Jennifer K. Sweeney

Fragments for the End of the Year

On average, odd years have been the best for me.


I’m at a point where everyone I meet looks like a version

of someone I already know.


Without fail, fall makes me nostalgic for things I’ve never experienced.


The sky is molting. I don’t know

if this is global warming or if the atmosphere is reconfiguring

itself to accommodate all the new bright suffering.


I am struck by an overwhelming need to go to Iceland.


Despite all awful variables, we are still full of ideas

as possible as unsexed fruit.


I was terribly sorry to be the one to explain to the first graders

the connection between the sunset and pollution.


On Venus you and I are not even a year old.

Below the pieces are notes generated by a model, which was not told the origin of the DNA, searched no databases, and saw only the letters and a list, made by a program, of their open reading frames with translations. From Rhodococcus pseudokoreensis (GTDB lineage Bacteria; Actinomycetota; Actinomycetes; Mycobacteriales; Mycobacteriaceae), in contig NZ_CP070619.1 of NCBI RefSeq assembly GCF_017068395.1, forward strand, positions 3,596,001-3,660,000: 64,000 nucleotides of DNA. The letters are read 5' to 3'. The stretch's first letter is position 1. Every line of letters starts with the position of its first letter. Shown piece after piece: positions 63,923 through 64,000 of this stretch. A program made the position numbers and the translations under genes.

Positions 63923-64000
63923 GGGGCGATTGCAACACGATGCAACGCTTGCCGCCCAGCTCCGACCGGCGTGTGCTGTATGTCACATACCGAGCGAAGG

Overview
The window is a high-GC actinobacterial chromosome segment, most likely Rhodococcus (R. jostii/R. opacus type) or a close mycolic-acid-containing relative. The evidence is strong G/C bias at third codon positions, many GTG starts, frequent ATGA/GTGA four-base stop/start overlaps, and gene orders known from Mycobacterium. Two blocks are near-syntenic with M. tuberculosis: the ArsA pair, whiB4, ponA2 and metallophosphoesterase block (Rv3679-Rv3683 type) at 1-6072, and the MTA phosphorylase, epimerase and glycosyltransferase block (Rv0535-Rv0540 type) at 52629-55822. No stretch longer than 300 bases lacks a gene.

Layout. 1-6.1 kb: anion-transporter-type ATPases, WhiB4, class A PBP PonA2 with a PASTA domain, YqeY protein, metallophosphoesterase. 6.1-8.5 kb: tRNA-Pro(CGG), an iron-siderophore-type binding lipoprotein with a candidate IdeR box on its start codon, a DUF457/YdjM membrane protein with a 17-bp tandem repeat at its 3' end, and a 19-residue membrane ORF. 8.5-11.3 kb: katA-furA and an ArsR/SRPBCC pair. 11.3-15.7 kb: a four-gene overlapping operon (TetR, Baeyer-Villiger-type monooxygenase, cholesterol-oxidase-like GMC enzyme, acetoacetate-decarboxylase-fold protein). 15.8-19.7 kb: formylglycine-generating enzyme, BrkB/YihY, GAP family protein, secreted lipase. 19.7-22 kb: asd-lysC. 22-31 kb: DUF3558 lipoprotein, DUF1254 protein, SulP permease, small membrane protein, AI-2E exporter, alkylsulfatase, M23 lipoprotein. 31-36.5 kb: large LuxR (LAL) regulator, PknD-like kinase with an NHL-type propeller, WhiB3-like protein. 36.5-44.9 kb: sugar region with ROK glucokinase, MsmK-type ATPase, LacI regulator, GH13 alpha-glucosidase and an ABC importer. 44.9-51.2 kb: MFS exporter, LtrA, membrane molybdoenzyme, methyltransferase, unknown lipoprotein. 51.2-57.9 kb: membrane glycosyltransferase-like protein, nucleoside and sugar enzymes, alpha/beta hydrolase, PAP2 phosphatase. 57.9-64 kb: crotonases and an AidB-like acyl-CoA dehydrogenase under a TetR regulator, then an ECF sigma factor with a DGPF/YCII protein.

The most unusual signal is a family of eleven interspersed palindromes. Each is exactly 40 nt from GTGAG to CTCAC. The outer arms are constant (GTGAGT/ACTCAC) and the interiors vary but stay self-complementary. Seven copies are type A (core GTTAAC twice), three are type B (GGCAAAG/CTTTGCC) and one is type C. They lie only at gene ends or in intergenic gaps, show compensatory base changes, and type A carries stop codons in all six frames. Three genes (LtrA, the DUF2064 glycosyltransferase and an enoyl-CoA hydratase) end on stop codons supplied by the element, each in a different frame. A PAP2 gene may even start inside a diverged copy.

Then there were two skies.

The one we fly through and the one

we bury ourselves in.


I appreciate my wide beveled spatula which fulfills

the moment I realized I would grow up and own such things.


I am glad I do not yet want sexy bathroom accessories.

Such things.


In the story we were together every time.


On his wedding day, the stone in his chest

not fully melted but enough.


Sometimes I feel like there are birds flying out of me.



“Fragments for the End of the Year” is from How to Live on Bread and Music (Perugia Press, 2009).